Cai Yan herself sings to her dead young husband, trying to keep alive the beauty of their lives together through memory and wishing him well as he “journeys west” to the land of the dead. She is interrupted time and again by her mother-in-law, played by a trio of tenors in an abstract, ritual way, who blame her for everything and deny her a right to her own grief. Cai Yan is, at this point, about 18-19 years old, and well-trained in the deference expected of a daughter-in-law toward her Chinese mother-in-law. Nonetheless, she is also a teenager in emotional stress, and this goading by the mother-in-law begins to break down her reserve and we see flashes of temper and self-defense. This is tricky to convey in music, as this behavior would be highly unusual in traditional Chinese family culture, and it requires me to carefully go back and forth between Cai Yan’s normal human response to abuse and her assumption that only in deference can she remain in this family, which is now her family and thus her only hope of survival in troubled times.

Her beautiful aria to her husband undergoes transformation time and again, basically a set of variations on the theme emphasizing the five-note Confucian scale, as she becomes more and more agitated. The mother-in-law, too, sings a set of variations on her own theme which is based on the four note group Bb-Cb-F-F# with which the scene opens in the violins. (See previous post for these details of the musical chemistry.) At last, both Cai Yan and the mother-in-law reach a point of no return, and Cai Yan announces the unthinkable- she is leaving the house and family and returning to her own mother, who is also in mourning for her husband- Cai Yan’s father. The scene ends dramatically with Cai Yan annoncing her departure in a very un-Chinese, unfilial cry of defiance- a first indication of the strong, independent nature of this remarkable Chinese woman of history.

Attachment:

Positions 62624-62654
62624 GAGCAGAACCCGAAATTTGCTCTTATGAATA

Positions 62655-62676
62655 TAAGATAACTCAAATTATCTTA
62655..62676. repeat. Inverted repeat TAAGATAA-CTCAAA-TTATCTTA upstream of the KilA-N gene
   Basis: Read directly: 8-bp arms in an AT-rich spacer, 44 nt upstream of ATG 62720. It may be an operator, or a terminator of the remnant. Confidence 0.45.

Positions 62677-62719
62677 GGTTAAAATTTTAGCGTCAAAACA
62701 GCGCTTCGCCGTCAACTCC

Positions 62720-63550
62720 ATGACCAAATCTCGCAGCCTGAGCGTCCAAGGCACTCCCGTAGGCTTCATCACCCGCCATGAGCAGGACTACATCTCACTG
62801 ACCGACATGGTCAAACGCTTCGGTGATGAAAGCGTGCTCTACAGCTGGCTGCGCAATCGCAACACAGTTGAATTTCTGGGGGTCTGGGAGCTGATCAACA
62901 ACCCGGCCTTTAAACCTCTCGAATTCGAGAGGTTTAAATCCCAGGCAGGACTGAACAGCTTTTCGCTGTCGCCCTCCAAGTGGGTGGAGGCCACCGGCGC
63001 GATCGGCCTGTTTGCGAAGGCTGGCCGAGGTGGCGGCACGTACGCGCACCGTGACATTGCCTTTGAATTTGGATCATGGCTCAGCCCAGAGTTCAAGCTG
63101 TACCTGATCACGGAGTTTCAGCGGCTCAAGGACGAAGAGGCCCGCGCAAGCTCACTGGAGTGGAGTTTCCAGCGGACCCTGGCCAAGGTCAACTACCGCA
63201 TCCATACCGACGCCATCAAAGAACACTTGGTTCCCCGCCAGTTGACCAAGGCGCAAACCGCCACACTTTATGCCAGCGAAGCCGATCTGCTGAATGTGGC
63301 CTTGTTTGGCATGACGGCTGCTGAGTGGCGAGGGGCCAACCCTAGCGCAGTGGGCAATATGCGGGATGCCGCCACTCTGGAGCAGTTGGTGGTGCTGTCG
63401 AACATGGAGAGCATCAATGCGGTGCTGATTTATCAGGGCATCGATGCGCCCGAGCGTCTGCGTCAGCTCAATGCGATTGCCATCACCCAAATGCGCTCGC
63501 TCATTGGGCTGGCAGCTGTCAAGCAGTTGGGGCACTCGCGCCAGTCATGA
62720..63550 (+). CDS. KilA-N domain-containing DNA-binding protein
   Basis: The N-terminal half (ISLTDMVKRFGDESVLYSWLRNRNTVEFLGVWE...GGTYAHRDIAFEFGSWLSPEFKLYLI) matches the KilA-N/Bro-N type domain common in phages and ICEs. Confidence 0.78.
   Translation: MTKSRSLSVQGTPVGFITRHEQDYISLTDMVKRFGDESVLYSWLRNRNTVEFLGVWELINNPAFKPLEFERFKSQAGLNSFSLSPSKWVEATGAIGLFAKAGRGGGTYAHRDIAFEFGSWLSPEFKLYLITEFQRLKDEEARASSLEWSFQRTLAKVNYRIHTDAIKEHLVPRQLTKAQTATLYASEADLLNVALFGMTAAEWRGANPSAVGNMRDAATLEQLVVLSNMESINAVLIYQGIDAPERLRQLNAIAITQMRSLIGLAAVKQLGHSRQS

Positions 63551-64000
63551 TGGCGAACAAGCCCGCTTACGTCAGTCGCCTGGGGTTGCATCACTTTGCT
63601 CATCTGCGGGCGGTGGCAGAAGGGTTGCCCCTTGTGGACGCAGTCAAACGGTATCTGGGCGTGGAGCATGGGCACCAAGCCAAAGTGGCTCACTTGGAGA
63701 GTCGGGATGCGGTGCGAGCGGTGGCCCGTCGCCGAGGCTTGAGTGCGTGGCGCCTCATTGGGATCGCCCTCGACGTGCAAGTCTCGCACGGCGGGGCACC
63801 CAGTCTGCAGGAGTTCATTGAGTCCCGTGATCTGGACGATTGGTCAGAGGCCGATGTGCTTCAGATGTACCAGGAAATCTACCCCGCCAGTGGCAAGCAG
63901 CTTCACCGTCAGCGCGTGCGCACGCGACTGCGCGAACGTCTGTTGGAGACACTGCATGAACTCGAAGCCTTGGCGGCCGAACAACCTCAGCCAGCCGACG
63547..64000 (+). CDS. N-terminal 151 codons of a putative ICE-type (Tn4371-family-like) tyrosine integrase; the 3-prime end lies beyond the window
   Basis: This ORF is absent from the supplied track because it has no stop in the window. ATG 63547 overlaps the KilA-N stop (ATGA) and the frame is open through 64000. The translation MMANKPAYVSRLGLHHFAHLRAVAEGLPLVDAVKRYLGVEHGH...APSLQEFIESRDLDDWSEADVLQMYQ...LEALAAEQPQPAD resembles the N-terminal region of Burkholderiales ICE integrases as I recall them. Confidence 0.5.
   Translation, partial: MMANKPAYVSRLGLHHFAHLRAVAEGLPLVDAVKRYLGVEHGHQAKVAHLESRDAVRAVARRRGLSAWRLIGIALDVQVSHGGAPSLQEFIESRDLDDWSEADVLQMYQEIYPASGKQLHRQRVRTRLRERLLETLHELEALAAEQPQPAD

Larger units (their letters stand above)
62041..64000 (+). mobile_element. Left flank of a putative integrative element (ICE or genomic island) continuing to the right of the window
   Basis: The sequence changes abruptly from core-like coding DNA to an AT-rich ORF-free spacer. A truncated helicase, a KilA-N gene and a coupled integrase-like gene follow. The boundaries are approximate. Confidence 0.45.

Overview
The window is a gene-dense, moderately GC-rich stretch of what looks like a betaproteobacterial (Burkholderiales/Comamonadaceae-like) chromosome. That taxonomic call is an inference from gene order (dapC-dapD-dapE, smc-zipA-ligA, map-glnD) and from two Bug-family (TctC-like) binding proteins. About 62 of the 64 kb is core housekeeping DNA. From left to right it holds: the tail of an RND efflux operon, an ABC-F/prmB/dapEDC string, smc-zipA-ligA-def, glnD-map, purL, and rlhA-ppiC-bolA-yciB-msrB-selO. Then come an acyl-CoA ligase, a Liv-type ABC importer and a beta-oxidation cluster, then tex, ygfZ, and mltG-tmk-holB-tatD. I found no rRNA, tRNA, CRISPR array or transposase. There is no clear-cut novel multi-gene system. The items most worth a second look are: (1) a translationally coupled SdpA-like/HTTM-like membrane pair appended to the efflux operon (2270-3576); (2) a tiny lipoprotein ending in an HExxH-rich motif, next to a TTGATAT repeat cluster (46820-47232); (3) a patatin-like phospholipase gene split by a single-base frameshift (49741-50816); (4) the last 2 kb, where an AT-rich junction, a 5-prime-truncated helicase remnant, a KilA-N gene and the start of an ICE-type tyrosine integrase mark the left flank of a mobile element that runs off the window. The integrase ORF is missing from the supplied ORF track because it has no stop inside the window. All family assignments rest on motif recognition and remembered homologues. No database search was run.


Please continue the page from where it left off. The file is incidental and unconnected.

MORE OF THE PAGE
That is where I am now, after about 9 minutes of music. Now I face the task of inventing some new musical ideas to represent and accompany new themes: Cai-Yan’s father and his “Qin” (Chinese ritual zither), her mother who is a convert to the new, foreign religion of Buddhism which rejects even the Chinese concept of family as “illusion” and recommends withdrawal from the world’s sorrows into monastic seclusion… At the end of this much more calm, thinly-scored scene, soldiers burst in and all hell breaks loose! So- this next scene will be challenging! And of course the themes I invent for this next scene, like these already composed, must serve not only here but at various places throughout the opera where I need to musically refer to the same emotions and ideas: action or withdrawal, deference to tradition or rebellion against it, beauty or its opposite…

Play the audio mp3 file at the top of this post and see if the music, even in the absence of the texts, allows you to imagine two grieving widows singing past each other, against each other, and ultimately rejecting each other…

Beginning “Fiery Jade-Cai Yan” An Opera

Today I wrote the first notes of the opera “Fiery Jade-Cai Yan.”

That is the working title provided by librettist Zhang Er, my collaborator on this experiment.

(I should more appropriately say I am Zhang Er’s collaborator as she initiated the project by writing a libretto just for fun, to see how it might be done!) She is an opera fan and wondered how a published Chinese poet could use words, perhaps in two languages, to make a piece that both western and Chinese audiences would respond to. I asked to see it and was very intrigued with the choice of story and the inherent drama that seemed very “operatic.”

We have agreed to work on a single scene as an experiment to see if we agree on the musical language and how well it works on stage. With any luck, we will perform this at Pacific Lutheran University sometime in the next year.

Er is a poet with multiple books of poetry published. She writes in Chinese but collaborates with colleagues to produce bi-lingual editions that are really beautiful. I am a western-trained composer with a 20 year fascination with everything Chinese including Chinese opera and various instrumental traditions.